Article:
Helen MacInnes, Assignment in Brittany
Martin Hearne, a British intelligence agent, has just been given a new assignment. He happens to bear an uncanny resemblance to Bertrand Corlay, a Frenchman recuperating in an English hospital after the evacuation of Dunkirk. His job will be to impersonate Corlay and go “home” to the village of Saint-Déodat in Brittany, where he will research the movements of the occupying German troops. Of course, complications ensue as Hearne meets Corlay’s family, shelters an American journalist, and has several unpleasant run-ins with the Nazis. His situation becomes even more precarious when he realizes that the real Corlay hasn’t been entirely truthful with him. I really enjoyed this suspenseful and entertaining book. It’s all the more remarkable because the novel was published in 1942, when the outcome of the war was far from certain. Definitely recommended for fans of spy and/or World War II novels.
Jodi Taylor, Just One Damned Thing after Another
When Madeleine “Max” Maxwell is recruited to join the St. Mary’s Institute of Historical Research, she gets a lot more than she bargained for: the historians of St. Mary’s “investigate major historical events in contemporary time” — in other words, time travel! Max embraces the concept wholeheartedly and soon proves herself adept at her new job. But when a trip to the late Cretaceous goes horribly wrong, Max learns that another group of time travelers is wreaking havoc with history, and the St. Mary’s gang will have to stop them in order to protect both the past and the future. This book is a fun romp, although Max is one of those heroines who’s annoyingly good at everything. I found the present timeline hard to follow; the book starts with Max arriving at St. Mary’s, but it seems like several months (or years?) pass without really being acknowledged. There’s also a graphic sex scene that I could have done without. Despite these quibbles, though, I did enjoy the book and will most likely continue with the series.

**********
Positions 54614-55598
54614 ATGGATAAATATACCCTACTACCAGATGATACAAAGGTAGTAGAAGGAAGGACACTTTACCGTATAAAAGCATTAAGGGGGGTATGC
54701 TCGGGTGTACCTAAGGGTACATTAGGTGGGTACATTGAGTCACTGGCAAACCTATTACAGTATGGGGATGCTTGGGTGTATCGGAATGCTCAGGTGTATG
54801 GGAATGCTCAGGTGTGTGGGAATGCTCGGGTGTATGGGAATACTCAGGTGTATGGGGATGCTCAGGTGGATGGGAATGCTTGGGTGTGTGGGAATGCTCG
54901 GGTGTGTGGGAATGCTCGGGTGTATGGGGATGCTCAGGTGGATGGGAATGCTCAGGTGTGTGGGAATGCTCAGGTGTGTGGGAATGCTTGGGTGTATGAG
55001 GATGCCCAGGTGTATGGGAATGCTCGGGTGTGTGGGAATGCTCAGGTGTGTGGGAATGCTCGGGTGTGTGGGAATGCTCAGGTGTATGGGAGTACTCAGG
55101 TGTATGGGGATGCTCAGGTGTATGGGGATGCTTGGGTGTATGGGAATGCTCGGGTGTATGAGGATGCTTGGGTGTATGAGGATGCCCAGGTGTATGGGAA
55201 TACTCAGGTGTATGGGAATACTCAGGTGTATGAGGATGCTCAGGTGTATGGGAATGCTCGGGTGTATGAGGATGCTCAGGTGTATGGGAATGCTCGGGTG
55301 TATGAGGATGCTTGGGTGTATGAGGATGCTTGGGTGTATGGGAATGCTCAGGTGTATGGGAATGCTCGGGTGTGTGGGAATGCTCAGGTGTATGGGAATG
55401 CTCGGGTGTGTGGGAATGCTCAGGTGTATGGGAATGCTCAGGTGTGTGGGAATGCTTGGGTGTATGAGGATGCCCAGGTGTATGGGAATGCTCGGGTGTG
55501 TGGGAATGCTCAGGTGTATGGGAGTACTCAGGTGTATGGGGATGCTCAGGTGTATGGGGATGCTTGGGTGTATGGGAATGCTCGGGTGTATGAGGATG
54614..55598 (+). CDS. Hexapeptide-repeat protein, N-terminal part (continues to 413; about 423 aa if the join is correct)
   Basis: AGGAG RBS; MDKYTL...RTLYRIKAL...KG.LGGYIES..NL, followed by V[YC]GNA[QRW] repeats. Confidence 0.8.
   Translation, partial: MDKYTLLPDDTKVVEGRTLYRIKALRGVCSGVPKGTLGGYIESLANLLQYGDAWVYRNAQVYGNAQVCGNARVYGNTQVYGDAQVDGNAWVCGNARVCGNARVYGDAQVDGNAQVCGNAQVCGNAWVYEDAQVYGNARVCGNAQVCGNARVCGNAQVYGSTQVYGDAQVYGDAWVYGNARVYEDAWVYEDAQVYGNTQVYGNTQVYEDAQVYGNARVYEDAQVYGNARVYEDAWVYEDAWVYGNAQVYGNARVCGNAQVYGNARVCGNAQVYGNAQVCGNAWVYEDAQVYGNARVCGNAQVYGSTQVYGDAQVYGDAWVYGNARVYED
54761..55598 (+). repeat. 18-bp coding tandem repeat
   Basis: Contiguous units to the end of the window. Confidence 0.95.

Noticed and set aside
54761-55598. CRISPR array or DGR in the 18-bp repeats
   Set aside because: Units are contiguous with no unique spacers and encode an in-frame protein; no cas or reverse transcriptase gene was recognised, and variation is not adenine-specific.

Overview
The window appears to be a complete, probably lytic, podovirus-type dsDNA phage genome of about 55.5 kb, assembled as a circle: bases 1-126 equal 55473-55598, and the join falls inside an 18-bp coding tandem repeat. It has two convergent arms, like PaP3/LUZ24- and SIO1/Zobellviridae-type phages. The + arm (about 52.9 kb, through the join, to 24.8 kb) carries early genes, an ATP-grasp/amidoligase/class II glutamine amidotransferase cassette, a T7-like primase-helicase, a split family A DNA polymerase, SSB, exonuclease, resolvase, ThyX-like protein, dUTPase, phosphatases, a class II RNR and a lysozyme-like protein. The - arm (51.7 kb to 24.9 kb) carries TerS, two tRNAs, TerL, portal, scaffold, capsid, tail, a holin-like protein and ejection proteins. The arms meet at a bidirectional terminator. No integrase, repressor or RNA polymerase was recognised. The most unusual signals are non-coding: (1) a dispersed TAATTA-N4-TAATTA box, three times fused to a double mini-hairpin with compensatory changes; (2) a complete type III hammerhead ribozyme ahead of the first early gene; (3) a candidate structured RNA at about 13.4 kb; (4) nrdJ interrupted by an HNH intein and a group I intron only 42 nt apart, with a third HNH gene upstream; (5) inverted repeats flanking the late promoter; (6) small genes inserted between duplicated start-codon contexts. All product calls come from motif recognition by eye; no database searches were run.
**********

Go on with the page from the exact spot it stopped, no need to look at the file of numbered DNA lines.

Jenny Colgan, Diamonds Are a Girl’s Best Friend
This chick lit novel is about Sophie Chesterton, a shallow socialite whose life is upended when her father dies, and the terms of his will state that she must earn her own living for six months before receiving her inheritance. Sophie moves into a dirty flat in South London with four guys, attempts to pursue her interest in photography, and falls for not one but two of her roommates. Normally I really enjoy Jenny Colgan’s novels, but this one was disappointing. Sophie does grow throughout the book, but she’s so awful in the beginning that it’s hard to completely buy her redemption. I also didn’t find the romance angle satisfying; the outcome seemed to come out of the blue, so that I had no chance to become invested. I still recommend Colgan’s books in general, but this one just wasn’t for me.